Ballarat play finds lost hearts in the outback

Highway of Lost Hearts is on at the M.A.D.E Theatre on Saturday.

Highway of Lost Hearts is on at the M.A.D.E Theatre on Saturday.

THE INFO

What: Highway of Lost Hearts

Where: M.A.D.E Theatre, Stawell Street

When: Saturday, August 2, 7.30pm

Tickets: $12-$40

WHEN your heart goes missing, what lengths would you go to in order to find it?

That's the question behind Mary Ann Butler's Highway of Lost Hearts.

Mot awakes one morning to find her heart is missing from her chest. She can breath, she has a pulse, but she feels nothing.

With her dog, her campervan and 4500 kilometres of open road, she heads off in search of her missing heart.

As she journeys into the deepest core of the Australian outback, navigating through fire and flood, vast salt lakes and murky waters filled with lost souls, she realises that everyone around her also seems to be missing some vital part of themselves.

After travelling through the centre of Australia, Ms Butler said death was everywhere, bleeding from the roadside carcasses and eking out of the think red dust, meeting strange people who seemed broken. This journey became the story behind her narrative Highway of Lost Hearts.

"I drove from Darwin to Sydney in 2009 and was staggered by the harsh beauty of this outback landscape, also by the people I met along the way." she said.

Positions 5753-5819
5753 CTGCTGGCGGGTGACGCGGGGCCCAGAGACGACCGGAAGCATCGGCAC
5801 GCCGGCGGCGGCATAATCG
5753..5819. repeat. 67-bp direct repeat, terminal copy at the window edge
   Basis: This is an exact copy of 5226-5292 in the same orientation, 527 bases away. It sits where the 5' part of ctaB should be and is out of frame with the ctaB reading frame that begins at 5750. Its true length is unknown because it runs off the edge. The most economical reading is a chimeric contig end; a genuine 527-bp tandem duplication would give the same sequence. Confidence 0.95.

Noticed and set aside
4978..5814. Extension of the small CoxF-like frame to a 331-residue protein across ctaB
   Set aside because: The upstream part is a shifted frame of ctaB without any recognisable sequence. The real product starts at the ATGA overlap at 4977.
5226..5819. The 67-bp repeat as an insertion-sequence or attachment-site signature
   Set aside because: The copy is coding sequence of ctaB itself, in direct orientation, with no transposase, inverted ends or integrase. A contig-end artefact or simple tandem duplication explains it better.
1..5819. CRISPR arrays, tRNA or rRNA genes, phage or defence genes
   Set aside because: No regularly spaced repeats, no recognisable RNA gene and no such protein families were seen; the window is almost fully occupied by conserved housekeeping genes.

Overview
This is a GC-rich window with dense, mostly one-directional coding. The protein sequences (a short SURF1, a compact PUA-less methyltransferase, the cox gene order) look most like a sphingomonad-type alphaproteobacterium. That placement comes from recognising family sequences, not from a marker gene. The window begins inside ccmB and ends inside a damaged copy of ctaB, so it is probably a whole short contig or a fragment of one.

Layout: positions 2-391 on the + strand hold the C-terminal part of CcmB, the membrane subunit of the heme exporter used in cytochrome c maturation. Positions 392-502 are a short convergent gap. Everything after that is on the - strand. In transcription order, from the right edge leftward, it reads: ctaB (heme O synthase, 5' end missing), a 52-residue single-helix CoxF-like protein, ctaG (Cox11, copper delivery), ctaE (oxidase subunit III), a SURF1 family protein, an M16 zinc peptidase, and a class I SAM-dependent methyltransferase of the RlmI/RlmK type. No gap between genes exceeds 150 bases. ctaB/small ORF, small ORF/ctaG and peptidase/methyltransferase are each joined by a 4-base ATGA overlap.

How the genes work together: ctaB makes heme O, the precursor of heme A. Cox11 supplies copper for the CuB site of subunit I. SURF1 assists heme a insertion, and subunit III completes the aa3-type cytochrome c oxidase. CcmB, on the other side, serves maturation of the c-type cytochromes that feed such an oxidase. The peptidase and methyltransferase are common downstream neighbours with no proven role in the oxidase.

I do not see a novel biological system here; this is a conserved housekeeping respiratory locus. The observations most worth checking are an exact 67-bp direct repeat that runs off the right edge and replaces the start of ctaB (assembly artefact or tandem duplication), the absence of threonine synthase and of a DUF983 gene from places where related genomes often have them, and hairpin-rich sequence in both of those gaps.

"In small towns people really looked after each other, and people would spend hours talking, communicating and telling stories.

"Sometimes I think the cities have lost this, we're always so busy commuting from point a to point b.

"I loved that out here people came first. The necessity of pulling together in order to survive was really apparent."

She said the story behind her narrative was an allegory for a country that had a lost heart.

"When I left Darwin, I was broken. In the space of a few years, I had lost both parents, a good friend, a marriage and my beloved dog." she said.

"As I drove down the highway, I realised that a lot of people along the way were also broken. I wasn't alone.

"I felt that maybe individuals become broken because this country's governments and policies fail to nurture our diverse communities.

She said theatre lovers and drama students would enjoy the Australian play that was more than just a road trip, and instead looked at the human journey of a woman trying to re-gain the pieces of her heart, and with it, her will to move on.

Highway of Lost Hearts is on at the M.A.D.E Theatre on Saturday.

Highway of Lost Hearts is on at the M.A.D.E Theatre on Saturday.

"Highway of Lost Hearts has belly-laughing humour balanced with pathos as a naive, city-dwelling Mot tries to navigate the vast Australian outback," she said.

"Mot gets a lot of things horribly wrong, and gets herself into all kinds of dodgy situations with

strange outback characters.

"Through all this she has her dog  who brings her back to earth repeatedly, and saves her once or twice.

"The audience just love the sense of the dog in the play, and the dog provides a lot of laughs.

"But then, as the character of Mot in Highway of Lost Hearts discovers, the way to heal is through personal connection, so ultimately she finds hope; and gets her heart back."

The Courier will email the winner of the double pass for Highway of Lost Hearts on Tuesday, August 29.

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